3: ‘Ideals and Waging War’ (session 1236)
4: ‘The Wars of Edward III’ (session 1336)
5: ‘New Research Opportunities in Late Medieval War: A Round Table Discussion’ (session 1436)
Co-organised with Iason-Eleftherios Tzouriadis
International Medieval Congress, University of Leeds (4–7 July 2015)

‘Transition and Change in Later Medieval War’ (nine papers in three sessions)
1: ‘Perceptions and Implications’ (session 524)
2: ‘Preparing for War’ (session 624)
3: ‘Models of Military Conduct in the Hundred Years War’ (session 724)
Co-organised with Iason-Eleftherios Tzouriadis
International Medieval Congress, University of Leeds (6–9 July 2015)

Papers Presented (selected)
‘Divine Will, Human Agency, and Ideals of War According to the Lanercost Chronicle and Geoffrey le Baker’s Chronicle
International Medieval Congress, University of Leeds (4–7 July 2016)

‘Conceiving the Non-Combatant in English Historical and Political Writings, c. 1300–50’
Leeds Culture and War Conference, University of Leeds (5–7 May 2016)

‘“Non tamen ille David quem Christus sanctificavit”: Negative Biblical Allusion and David II of Scotland in English Chronicles, 1333–77’
Kingship and the Bible in the Middle Ages, University of Oxford (18 March 2016)

‘Devastation, Chivalric Rhetoric, and Ethics of War in the Lanercost Chronicle, 1327–46’
600th Anniversary of the Battle of Agincourt Conference, University of Southampton (31 July–3 August 2015)

‘Willing Body, Willing Mind: Morally Killing Non-Combatants during the Hundred Years War’
Killing and Being Killed: Perspectives on Bodies in Battle in the Middle Ages, Johannes Gutenberg-Universität Mainz, Germany (16–18 April 2015)

[+ earlier conference papers]

Recent Presentations

‘Concepts of the Non-Combatant in Fourteenth-Century England’
University of Leeds (28 April 2016)

‘David II “Cacator” of Scotland: Uses of Royal Defecation in Chronicles’
University of Leeds (11 November 2015)

‘Problems and Opportunities in Using Narrative Sources of the Hundred Years War’
University of Leeds (15 June 2015)

‘Reading Roman War Manuals as Moral Frameworks in England during the Hundred Years War’
University of Birmingham (3 February 2015), invited

‘“Guerre sans feu ne valoit rien”: English Debate on Chevauchées and War’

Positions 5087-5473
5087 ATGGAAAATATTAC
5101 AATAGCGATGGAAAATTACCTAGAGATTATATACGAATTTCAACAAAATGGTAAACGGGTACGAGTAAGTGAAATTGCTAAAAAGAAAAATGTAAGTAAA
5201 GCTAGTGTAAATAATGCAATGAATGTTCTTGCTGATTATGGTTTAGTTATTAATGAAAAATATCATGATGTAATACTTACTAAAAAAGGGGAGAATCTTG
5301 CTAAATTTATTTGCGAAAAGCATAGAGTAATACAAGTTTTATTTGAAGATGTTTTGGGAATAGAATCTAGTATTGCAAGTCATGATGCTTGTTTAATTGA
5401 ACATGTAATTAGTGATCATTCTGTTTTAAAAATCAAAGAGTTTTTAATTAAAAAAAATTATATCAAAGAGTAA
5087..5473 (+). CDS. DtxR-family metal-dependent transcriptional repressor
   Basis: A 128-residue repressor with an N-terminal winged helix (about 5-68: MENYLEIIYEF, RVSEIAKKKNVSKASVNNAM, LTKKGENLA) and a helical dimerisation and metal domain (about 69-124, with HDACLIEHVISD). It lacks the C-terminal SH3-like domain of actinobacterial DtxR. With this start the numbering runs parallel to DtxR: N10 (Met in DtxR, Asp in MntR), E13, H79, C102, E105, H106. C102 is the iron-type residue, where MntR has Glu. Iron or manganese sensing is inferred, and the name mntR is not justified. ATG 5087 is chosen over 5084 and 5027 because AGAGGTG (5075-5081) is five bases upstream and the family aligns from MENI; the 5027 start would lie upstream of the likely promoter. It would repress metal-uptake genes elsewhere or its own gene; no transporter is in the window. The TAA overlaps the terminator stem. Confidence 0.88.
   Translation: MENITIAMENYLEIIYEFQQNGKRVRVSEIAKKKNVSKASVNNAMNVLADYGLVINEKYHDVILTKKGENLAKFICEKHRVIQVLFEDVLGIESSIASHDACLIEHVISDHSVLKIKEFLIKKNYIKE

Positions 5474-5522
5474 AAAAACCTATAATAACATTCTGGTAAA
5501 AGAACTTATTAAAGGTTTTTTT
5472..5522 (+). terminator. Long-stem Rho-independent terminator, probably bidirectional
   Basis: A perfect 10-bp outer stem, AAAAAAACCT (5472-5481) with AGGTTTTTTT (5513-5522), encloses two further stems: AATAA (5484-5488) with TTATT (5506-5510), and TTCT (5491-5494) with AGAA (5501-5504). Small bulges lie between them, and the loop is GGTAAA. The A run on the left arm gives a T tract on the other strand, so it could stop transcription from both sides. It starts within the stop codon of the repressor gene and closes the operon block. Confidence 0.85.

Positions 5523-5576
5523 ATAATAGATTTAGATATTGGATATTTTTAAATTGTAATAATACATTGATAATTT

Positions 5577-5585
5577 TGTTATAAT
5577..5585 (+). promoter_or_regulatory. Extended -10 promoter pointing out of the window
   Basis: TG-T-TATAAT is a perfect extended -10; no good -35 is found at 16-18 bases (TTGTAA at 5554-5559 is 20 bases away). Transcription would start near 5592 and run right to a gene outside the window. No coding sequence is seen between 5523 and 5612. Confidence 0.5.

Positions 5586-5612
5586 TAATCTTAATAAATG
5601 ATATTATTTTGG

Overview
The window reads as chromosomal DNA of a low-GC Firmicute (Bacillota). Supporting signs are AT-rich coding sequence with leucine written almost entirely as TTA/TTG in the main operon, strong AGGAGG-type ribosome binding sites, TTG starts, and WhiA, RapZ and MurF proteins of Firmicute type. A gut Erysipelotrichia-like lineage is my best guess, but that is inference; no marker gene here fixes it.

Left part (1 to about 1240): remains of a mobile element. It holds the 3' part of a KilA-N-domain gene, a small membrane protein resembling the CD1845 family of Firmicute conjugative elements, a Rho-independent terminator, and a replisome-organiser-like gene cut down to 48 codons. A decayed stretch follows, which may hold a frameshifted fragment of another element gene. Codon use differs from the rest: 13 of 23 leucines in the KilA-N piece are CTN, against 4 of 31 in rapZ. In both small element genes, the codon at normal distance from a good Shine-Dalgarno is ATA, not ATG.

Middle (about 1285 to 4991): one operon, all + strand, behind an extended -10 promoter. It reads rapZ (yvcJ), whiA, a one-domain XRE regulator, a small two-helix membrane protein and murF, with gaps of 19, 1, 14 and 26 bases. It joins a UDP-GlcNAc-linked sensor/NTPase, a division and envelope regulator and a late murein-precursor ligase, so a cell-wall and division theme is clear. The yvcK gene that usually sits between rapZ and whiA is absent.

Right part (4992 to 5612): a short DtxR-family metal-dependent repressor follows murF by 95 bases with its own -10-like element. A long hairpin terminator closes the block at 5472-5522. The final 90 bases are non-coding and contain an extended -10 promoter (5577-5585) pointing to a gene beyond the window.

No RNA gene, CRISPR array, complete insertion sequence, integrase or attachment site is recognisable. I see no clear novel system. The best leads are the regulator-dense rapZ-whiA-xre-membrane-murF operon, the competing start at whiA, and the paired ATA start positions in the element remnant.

University of Leeds (21 May 2014)

[+ earlier presentations]


I am a Tutor and Dissertation Mentor in the Institute for Medieval Studies and History Department. I teach on the following undergraduate modules:

Primary Sources for the Historian (HIST1300)

Introducing Medieval European Literature (MEDV1090)

Conflict and War in the Late Middle Ages: Prevention, Execution, and Rhetoric (MEDV3530)

I occasionally contribute to MA modules, such as:

Research Methods and Bibliography (MEDV5110M)

Other Academic Activity

I provide introductions to medieval themed films for the Medieval Society (Excalibur in 2014, and Monty Python and the Holy Grail and La passion de Jeanne d'Arc in 2015). I am on the Medieval Group Committee, for which I occasionally moderate presentations, and I served on the History Department Research Committee for 2014–15. I am also a member of the Medieval Academy of America and the Royal Historical Society.

Shameless Autobiography

I completed my BA in European History in 2009 at the University of California at Santa Cruz, with an exchange year at the University of York in 2007–08. I focused on the intersection of literature and history in cultural representations and performed several cross-cultural studies of medieval Europe and the ancient world.

I then undertook my MA in Medieval History at the University of York, graduating in 2010. In my time at York, I worked on the difficult problem of ideals and reality in late-medieval England and France. In my dissertation, ‘Warfare in Jean Froissart's Chroniques: Representation and Realism’, supervised by Dr Craig Taylor, I investigated various elements of Froissart's (supposedly) instructional writings, such as risk and reward, courage and cowardice, and the varied demands of leadership, and how they affected his representation of culture and war.

I took three years off to read, travel, work, and sleep. However, my studies called me back, and in 2013 I started my PhD here in the Institute for Medieval Studies.

When not pursuing my research, I enjoy chess, chevauchées, classic literature, coffee, hiking, photography, travel, and writing short autobiographical statements.

For my c.v. and a complete list and description of my publications, conference papers, and presentations, please see my profile.


Dr Alan V. Murray (Institute for Medieval Studies) and Dr Catherine Batt (English).